WATERING: Nepenthes do not like to be water logged, but do not like to dry out. Water and let the water run through the pot. During summer you will need to do this once or twice a day. Make sure the mix always looks moist. If your water is good enough to drink straight from the tap, then this is alright to use on your plant. If not you should use either rain, distilled or reverse osmosis water.
FERTILIZING: Do not fertilize with flies or insects. You will end up killing your plant this way.
We feed with Powerfeed (Powerfeed is made by the same company as Seasol). To one litre of water, we use 3-4 ml of Powerfeed. If Powerfeed isnt available, then use Seasol at 5 ml per 1 litre of water.
DO NOT use any other fertilisers. We use this mix every 6-8 weeks from Spring to Autumn either watered onto the growing medium, or poured into the water tray beneath the pot. You might like to catch the fertilised water running out the bottom of the pot to reuse again once the next day to make sure the plant gets a good feed.
You can also make up your fertiliser mix in a spray bottle and give your Nepenthes a foliar feed.
LIGHT: Nepenthes require a high level of light to help produce their pitchers. They need at least a couple of hours of natural light a day. A window sill inside the house that gets morning sun in summer and afternoon sun in winter is an excellent position. Otherwise you can grow them in a terrarium, greenhouse, glasshouse or porch. Don’t put the nepenthes outside in the full weather because they require more protection.
HUMIDITY: The number one reason for Nepenthes not growing pitchers/traps is lack of humidity. The easiest way to create humidity is to place a tray of water under the pot filled with pebbles. The tray underneath nepenthes should be twice the area of the pot, and the pebbles should be porous i.e. scoria, so that they absorb the water and create humidity. Change the water in the tray every month. A terrarium or glasshouse will provide warmth and humidity. But a warm sunny window sill will give you enough heat for the plant to survive.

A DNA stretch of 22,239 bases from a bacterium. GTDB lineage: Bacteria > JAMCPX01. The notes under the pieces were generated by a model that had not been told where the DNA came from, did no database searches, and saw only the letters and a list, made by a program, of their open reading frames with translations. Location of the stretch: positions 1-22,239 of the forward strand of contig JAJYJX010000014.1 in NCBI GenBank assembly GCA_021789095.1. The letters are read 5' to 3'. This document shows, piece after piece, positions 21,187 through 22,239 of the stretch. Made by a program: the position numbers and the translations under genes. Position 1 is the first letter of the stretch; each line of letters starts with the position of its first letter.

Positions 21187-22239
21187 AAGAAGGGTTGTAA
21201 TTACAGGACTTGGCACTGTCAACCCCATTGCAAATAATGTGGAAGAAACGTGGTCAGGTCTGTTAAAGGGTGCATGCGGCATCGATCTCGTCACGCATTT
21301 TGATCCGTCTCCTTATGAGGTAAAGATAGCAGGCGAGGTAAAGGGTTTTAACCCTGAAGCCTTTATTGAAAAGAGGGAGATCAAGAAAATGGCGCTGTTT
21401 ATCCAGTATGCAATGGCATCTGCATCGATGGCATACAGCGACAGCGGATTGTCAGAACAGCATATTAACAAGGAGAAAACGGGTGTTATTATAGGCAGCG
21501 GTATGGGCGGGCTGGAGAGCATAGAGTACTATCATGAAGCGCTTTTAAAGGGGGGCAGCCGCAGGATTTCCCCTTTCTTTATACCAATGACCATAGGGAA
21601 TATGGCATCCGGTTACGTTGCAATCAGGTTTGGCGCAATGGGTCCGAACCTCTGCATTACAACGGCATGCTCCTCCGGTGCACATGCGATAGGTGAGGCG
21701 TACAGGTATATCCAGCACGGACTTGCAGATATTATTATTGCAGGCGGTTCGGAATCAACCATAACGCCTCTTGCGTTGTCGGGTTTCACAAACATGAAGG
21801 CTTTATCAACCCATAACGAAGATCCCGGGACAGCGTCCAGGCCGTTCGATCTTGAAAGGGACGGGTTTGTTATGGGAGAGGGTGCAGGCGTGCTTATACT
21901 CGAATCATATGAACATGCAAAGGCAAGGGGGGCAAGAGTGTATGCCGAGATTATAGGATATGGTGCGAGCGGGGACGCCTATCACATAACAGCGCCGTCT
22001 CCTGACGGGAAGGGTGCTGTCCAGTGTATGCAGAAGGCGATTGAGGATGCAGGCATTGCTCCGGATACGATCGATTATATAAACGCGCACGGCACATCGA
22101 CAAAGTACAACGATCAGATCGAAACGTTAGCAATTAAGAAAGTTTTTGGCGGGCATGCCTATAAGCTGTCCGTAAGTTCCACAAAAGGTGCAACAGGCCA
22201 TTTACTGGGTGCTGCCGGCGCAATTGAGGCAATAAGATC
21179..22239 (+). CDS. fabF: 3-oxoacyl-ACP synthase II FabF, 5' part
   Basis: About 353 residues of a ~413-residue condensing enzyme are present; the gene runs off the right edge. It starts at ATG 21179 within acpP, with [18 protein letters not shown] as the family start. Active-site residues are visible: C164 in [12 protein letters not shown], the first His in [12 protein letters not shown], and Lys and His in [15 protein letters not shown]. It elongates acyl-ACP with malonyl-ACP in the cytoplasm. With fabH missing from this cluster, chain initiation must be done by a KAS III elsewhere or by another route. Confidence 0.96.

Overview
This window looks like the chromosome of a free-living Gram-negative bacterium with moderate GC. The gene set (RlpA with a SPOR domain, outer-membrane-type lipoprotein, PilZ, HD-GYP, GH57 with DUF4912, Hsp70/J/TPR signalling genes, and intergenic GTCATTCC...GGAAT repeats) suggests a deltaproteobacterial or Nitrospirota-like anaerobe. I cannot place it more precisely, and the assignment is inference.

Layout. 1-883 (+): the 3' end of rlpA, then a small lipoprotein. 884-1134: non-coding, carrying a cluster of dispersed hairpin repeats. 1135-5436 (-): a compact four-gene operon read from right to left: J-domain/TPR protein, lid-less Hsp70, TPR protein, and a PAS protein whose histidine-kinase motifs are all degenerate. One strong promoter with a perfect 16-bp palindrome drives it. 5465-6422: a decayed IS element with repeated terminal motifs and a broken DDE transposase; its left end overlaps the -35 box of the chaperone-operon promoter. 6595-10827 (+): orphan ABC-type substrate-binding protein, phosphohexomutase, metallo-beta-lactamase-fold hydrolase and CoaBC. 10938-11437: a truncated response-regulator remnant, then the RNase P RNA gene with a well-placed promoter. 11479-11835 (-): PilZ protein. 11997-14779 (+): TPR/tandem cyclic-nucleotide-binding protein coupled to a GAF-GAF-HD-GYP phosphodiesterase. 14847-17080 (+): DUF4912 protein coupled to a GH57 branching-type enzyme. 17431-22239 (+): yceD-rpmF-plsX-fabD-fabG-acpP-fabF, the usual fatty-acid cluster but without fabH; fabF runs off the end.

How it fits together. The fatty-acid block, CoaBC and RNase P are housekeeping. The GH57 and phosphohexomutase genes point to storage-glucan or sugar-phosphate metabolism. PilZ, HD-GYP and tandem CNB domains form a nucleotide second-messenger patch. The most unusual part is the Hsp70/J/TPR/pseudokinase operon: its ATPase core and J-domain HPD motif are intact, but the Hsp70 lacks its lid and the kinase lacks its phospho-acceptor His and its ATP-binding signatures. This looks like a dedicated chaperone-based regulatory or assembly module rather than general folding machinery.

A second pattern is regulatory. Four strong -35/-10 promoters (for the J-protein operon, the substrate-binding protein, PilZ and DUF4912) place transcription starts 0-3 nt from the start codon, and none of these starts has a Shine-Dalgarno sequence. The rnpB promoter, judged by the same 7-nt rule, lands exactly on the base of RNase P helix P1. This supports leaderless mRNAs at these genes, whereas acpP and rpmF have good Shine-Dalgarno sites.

DORMANCY: During winter your Nepenthes may not produce pitchers (traps). They will slow down in growth. Cut off any dead leaves/pitchers at the stem of the plant. In spring the plants will send up their new leaves/pitcher. You can put a clear plastic bag over the plant in winter to keep it warmer and more humid.
When a Nepenthes goes through its transition stage and starts to grow its vine, it will have a time gap before it starts to grow upper pitchers. In the wild, they won’t grow upper pitchers until the vine reaches the top of the tree where it gets more light, and to catch the insects that live up there.
FLOWERING: Nepenthes will only flower in a high light situation. They will only flower once they start to produce upper pitchers. Nepenthes plants are either male or female, so cannot be self-pollinated. In botanical terms it is called “dioecious”, and you generally need one plant of each sex to pollinate, unlike most other plants which can be self pollinated. Unfortunately you won’t know the sex of your plant, until it does flower. Check Dionaea Muscipula for how to pollinate. More photos of Nepenthes flowers at the bottom of this page.
SARRACENIA (PITCHER PLANT)
These plants grow on the east coast of North America.
Their brightly colored pitchers attract flies, wasps, bees and other flying insects.
Crawling creatures such as ants and slaters climbs up the pitchers, attracted by the sweet smelling nectar, or by the smell of insects already rotting inside the pitchers.
The pitchers have downward pointing hairs to stop any insects crawling out.
They all flower in spring with the flowers varying in color from red, yellow, pink or green.
A mature plant can grow up to 60cm tall.
Most have hoods to stop the pitchers filling with rain water and washing the food away. Some varieties don’t have hoods and use the rain water to drown their prey.